On January 12, 2011, NOAA submitted a report to Congress identifying six nations whose fishing vessels engaged in illegal, unreported, and unregulated (IUU) fishing in 2009 and/or 2010.
The list includes Colombia, Ecuador, Italy, Panama, Portugal, and Venezuela.
According to NOAA, the action opens the way for continued consultations between the U.S. government and each of the nations to encourage them to take action to stop IUU fishing by their vessels.
In this report, NOAA also announced that the six previously identified nations (China, France, Italy, Libya, Panama, and Tunisia) have addressed instances of illegal fishing described by the United States in the 2009 report to Congress. These nations applied penalties to the vessels in question or adopted laws to strengthen control of their fishing fleets or both. Each has received a positive certification as a result of their actions.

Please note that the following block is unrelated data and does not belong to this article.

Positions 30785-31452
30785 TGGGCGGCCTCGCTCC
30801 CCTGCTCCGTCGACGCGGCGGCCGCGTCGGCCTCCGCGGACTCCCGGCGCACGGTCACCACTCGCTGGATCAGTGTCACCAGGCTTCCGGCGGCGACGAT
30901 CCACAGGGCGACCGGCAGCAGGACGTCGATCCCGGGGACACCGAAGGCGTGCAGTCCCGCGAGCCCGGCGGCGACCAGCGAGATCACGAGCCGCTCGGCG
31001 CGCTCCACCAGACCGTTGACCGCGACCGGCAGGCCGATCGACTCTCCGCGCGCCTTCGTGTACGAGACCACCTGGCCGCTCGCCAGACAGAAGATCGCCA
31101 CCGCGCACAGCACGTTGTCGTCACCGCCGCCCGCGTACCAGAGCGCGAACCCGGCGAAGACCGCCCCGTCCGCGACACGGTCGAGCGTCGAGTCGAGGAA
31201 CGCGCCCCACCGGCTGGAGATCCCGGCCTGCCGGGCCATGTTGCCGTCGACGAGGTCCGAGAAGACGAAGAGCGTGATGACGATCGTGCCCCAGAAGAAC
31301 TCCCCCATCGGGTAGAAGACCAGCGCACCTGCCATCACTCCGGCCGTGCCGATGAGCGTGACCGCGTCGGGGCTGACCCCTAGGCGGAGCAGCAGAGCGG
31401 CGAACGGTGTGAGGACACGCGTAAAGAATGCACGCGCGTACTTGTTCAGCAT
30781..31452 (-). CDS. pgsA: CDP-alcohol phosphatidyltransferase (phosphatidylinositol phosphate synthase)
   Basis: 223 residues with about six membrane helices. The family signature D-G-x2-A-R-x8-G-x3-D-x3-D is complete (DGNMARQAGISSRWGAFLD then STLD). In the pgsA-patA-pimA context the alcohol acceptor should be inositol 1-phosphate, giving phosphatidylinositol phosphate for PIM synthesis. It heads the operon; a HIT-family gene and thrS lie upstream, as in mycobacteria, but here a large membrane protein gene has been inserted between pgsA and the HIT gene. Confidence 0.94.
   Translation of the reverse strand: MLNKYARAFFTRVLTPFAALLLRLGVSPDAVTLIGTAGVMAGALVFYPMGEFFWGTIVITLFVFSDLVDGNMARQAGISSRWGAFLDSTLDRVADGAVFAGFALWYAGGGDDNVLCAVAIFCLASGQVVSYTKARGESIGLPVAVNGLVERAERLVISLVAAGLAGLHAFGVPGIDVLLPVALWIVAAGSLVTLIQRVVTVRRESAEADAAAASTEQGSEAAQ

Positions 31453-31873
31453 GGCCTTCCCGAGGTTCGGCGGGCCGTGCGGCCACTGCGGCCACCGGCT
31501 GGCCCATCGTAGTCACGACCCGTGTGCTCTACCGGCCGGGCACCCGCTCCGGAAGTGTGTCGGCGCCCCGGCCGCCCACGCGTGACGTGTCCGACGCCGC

The nations identified in the report had fishing vessels that did not comply with measures agreed to under various international fishery management organizations, such as closed fishing seasons, vessel registry lists, and a ban on the use of driftnets. Other violations included illegal gear modifications, fishing without authorization, and possession of undersized bluefin tuna.
Although Italy and Panama took corrective actions for illegal fishing identified in the 2009 report, other vessels from these countries still engaged in IUU fishing, which included illegal use of driftnets and fishing in an area when it was closed to purse seine nets.
If a nation fails to take appropriate action to address the instances of illegal fishing described in the report, that nation’s vessels may be denied entry into U.S. ports and the President may prohibit imports of certain fish products from that nation or take other measures.
According to NOAA, Annual global economic losses due to IUU fishing are estimated to be as high as $23 billion.
source: NOAA press release